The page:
May 25, 2016

Interview: Movin' On with Executive Producer Barry Weitz and series remasterer Mark Rathaus

FRANK CONVERSE (LEFT) AND CLAUDE AKINS RIDE THEIR BIG RIG ACROSS THE COUNTRY IN MOVIN' ON
Although it was only on for two seasons, the NBC drama Movin' On was one of the iconic series of the 1970s, capturing perfectly the popularity of CB radios and presenting a vivid look at life of the long-distance trucker. With two very appealing leads in Claude Akins as veteran trucker Sonny Pruitt and Frank Converse as young, college-educated Will Chandler, and a memorable theme song sung by the great Merle Haggard, the show built up a loyal following, and remained part of the cultural lexicon for years thereafter.

The series is now getting a second life through Hulu.com and ProClassicTV.com, thanks to the efforts of Mark Rathaus, who has diligently remastered the series to make it look even better than it did during its original run. Recently, it was my pleasure to fire some questions at Barry J. Weitz, one of the original co-producers of Movin' On, as well as having a chance to ask Mark more about the process of preparing the series for streaming. The interview begins below the jump.



It's About TV: I didn't make this connection at the time because I was too young, but in retrospect the show reminds me somewhat of the early '60s show Route 66, in that the stories revolve around two truckers touring the country, and the stories of the people they meet along the way. Was that intentional on your part, perhaps updating the idea to the '70s, or is it something that just coincidentally happened to work out that way?

Barry J. Weitz: Route 66 was not a conscious inspiration, but who knows, maybe it was floating around in my subconscious when I conceived Movin’ On. The big difference, as I see it, is that Sonny Priutt and Will Chandler are working men, not youngsters bopping around the country in a Corvette looking for kicks.  I first had the idea for Movin’ On while we were filming “The Seven-Ups”. I was spending time at the Bronx Terminal Market.....watching the comings and goings of independent truckers dropping their loads and movin' on to other jobs all over the country, anywhere that someone was willing to pay them to move their stuff. Anyway, it occurred to me that this world would be a great idea for a T.V. series, so I sat down and created the characters of Sonny and Will and the skeleton of the story.

I seem to recall somewhere that both Claude Akins and Frank Converse did their own truck driving during the series. Was that an idea that you came up with, or did they think of that on their own?

We believed that it was absolutely essential that Claude and Frank do some of their own driving and we gave them driving lessons before we started filming. Claude was a particularly talented driver, but I remember Frank telling me that as a New Yorker, his usual way to get around was, "hailing a cab”. Claude wanted to drive all the time. Often, he and his stunt double, a licensed truck driver, would take off for the next location with Claude in the passenger seat. But usually, when the truck pulled up to the set, Claude was at the wheel with a big smile on his face. The teamsters always said, "Akins is a natural born trucker-man".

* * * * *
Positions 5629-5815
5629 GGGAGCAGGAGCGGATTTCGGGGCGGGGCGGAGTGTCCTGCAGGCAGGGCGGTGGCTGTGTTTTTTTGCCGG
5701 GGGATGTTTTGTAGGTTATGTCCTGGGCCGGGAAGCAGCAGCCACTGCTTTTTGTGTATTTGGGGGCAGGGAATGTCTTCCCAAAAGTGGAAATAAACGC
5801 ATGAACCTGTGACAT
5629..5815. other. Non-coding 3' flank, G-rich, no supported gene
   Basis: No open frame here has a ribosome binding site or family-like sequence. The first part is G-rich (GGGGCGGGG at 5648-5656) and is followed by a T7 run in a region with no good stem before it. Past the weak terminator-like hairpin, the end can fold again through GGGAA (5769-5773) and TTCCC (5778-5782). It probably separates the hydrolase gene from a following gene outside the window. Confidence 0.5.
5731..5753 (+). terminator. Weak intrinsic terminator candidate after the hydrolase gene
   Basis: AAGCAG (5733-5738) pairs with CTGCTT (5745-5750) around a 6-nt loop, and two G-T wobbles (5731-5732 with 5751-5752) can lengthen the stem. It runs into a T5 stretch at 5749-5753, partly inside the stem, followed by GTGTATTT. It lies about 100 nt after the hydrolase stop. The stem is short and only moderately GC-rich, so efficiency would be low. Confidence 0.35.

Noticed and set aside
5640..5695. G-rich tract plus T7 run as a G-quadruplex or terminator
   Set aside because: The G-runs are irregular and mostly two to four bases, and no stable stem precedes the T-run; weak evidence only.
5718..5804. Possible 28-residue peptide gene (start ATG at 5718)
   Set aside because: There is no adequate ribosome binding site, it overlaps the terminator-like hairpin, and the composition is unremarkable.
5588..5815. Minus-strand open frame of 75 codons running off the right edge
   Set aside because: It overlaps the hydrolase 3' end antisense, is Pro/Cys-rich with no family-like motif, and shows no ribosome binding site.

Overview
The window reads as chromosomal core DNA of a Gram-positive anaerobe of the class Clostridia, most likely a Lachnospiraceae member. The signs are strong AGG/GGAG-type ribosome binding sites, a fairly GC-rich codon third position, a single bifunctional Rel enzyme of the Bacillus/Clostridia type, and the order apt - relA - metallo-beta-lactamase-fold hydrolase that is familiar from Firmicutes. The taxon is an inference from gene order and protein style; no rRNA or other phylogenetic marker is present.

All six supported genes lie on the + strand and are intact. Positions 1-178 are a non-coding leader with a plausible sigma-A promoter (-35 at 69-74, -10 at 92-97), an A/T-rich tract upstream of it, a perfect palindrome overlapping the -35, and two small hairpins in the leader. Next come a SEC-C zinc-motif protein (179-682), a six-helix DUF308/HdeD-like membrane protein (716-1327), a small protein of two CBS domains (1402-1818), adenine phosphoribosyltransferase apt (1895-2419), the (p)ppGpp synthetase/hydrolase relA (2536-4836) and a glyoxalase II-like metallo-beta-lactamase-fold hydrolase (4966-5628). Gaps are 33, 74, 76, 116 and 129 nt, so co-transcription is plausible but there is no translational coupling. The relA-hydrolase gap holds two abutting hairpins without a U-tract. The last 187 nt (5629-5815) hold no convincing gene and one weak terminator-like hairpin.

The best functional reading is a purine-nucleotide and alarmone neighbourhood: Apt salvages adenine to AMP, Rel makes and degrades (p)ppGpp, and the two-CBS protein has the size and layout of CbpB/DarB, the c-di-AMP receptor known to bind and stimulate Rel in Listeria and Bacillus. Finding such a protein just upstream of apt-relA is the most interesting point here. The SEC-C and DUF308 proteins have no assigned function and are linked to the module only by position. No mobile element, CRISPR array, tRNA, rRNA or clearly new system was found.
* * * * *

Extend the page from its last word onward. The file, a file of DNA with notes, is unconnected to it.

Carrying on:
What do you think it is about shows like this that have an appeal to viewers? Is it the secret desire of people to be able to go wherever they want whenever they want, or is there something more to it?

That’s part of it, of course. But I think Movin' On also appeals because Sonny and Will are working stiffs. Their personalities, backgrounds, politics, and education levels are mismatched to boot. Yet they get along, they like each other despite their differences. I think their understanding, tolerant natures, and their struggles to get ahead, just a little bit, resonates with viewers.

What were the two like to work with? I've always had a good opinion of them both as actors.

While I was working on the concept for the series, I had the actor Ward Bond in mind when writing the character of Sonny. I always had Frank Converse in mind for Will. I was a big fan of the T.V. series "N.Y.P.D". which Converse had starred in. My casting director recommended that I meet with Claude Akins. The moment Claude walked into my office, I knew he was Sonny and made the offer to him immediately. He thought the role was wonderful and the possibility of shooting a series which traveled around the country would be challenging and very exciting. I flew to NYC where Frank lived, met with him, and made the deal. Both Claude and Frank brought their all to the work, but Claude was extraordinary in his enthusiasm. He was up for everything, be it signing autographs for hours or serving meals to the crew. Frank was more of a loner. He rode a bicycle and ran for exercise in his down time, and sometimes he would curl up and nap in the Kenworth sleeper while assistant directors ran around frantically looking for him.  Both are wonderful actors and were perfect for their parts.